Breville/Sage Bambino Plus

When I first started on my home espresso journey, I had an ancient hand-me-down Krups1, but it made awful coffee2. I donated that to a charity shop, as I thought my Aeropress3 and its “espresso-style coffee” was sufficient. Then I added a Fellow Prismo to the mix to add a bit more pressure (and cleanliness), but this still wasn’t espresso. Then my eye got caught by the Flair Classic, which was much better at making espresso but also much fussier. So I started investigating a bunch of home espresso machines, and I decided I wanted the Breville Bambino Plus… but it was pretty much impossible to buy.

After trying to buy it from a few different places, and trying to order a few other machines, I eventually settled on the Gaggia Classic Pro, which I used fairly happily for about a year and a half.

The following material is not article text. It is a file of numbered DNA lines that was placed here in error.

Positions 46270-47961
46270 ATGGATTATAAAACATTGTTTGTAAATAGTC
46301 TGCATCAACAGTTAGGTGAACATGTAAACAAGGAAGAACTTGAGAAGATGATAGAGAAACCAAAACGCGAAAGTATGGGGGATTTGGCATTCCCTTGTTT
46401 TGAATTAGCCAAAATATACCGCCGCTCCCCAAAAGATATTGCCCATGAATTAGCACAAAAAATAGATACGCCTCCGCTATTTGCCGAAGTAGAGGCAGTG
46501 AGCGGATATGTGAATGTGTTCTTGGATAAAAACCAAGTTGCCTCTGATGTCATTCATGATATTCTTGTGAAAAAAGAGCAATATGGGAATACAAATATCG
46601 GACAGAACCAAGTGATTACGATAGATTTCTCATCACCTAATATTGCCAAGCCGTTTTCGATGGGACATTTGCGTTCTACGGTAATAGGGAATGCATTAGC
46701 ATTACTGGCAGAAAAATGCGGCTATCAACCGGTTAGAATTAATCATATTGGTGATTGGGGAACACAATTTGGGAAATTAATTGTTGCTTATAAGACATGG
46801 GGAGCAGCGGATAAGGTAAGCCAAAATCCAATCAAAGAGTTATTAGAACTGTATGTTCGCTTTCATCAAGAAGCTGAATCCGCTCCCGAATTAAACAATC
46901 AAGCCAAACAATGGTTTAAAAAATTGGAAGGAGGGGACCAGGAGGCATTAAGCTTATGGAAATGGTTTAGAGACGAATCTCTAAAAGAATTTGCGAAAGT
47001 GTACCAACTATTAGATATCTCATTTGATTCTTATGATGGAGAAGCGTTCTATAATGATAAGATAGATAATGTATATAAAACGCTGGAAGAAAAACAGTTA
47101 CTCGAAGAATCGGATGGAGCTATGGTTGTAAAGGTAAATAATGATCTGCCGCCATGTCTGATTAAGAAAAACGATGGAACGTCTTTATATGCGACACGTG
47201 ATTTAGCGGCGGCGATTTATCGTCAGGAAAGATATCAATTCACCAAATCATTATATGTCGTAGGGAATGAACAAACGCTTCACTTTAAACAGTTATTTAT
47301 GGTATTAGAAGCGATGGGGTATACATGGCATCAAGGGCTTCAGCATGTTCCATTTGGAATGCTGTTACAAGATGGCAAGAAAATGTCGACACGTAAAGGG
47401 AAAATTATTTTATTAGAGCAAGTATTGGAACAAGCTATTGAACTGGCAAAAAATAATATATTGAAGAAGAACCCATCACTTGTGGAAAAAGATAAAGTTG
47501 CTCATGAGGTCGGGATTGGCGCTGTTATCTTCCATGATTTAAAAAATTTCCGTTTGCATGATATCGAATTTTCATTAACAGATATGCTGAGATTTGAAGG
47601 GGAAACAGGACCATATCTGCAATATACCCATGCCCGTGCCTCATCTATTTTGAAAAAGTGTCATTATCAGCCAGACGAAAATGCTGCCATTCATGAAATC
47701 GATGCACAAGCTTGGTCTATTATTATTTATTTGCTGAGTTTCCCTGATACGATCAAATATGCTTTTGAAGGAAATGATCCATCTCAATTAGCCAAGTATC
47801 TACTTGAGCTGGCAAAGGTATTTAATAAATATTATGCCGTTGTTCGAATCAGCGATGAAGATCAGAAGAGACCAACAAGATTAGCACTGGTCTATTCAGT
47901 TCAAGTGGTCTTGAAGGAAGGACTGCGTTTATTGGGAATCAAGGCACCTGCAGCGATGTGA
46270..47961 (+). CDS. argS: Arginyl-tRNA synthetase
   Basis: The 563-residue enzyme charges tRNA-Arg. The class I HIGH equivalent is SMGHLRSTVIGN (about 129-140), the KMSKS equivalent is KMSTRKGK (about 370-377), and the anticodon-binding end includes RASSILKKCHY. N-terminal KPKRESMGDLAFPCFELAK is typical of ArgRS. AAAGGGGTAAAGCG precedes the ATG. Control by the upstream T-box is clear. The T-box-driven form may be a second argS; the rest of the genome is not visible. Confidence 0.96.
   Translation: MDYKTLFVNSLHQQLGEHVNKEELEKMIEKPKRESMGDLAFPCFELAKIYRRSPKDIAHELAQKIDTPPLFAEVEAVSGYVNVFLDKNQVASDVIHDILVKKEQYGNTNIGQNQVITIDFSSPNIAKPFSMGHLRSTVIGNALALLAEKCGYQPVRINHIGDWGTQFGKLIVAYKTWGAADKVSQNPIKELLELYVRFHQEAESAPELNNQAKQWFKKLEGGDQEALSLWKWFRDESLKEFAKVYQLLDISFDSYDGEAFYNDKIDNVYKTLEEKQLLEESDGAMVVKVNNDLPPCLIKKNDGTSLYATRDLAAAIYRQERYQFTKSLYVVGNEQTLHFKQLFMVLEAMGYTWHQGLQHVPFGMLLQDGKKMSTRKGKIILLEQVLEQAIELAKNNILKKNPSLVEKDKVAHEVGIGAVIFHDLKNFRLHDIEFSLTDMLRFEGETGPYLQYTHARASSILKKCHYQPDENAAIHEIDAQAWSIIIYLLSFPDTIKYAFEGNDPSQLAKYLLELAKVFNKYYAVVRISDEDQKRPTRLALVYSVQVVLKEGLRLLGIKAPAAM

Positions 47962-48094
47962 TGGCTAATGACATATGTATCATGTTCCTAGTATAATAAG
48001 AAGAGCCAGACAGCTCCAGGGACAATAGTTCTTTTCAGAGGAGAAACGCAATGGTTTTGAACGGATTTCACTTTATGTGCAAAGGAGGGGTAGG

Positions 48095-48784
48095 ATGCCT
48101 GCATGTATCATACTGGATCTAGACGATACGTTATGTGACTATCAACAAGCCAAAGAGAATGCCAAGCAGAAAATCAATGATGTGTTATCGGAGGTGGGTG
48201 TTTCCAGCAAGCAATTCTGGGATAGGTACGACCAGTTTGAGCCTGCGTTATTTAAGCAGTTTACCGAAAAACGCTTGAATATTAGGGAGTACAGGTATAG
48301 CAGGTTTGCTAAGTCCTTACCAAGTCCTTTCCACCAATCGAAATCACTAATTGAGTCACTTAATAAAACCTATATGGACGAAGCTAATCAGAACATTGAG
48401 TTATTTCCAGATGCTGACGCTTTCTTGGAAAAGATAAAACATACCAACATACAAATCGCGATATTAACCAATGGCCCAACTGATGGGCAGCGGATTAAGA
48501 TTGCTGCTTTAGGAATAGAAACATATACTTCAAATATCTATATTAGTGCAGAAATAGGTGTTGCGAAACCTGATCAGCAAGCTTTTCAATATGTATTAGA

But there were still a bunch of things I didn’t like about it, such as the lack of preinfusion, a difficult-to-use steam wand, and a water tank design that made it way too easy for fruit flies to reenact Hotel California4. So, last November, when the Bambino went on a pretty deep (20%) discount for Black Friday (and when I was already spending large amounts of money getting my kitchen remodeled anyway), I decided to take the plunge and get the machine I’d wanted in the first place.

(Note: In some countries, Breville is known as Sage. For the most part I will be referring to them as Breville.)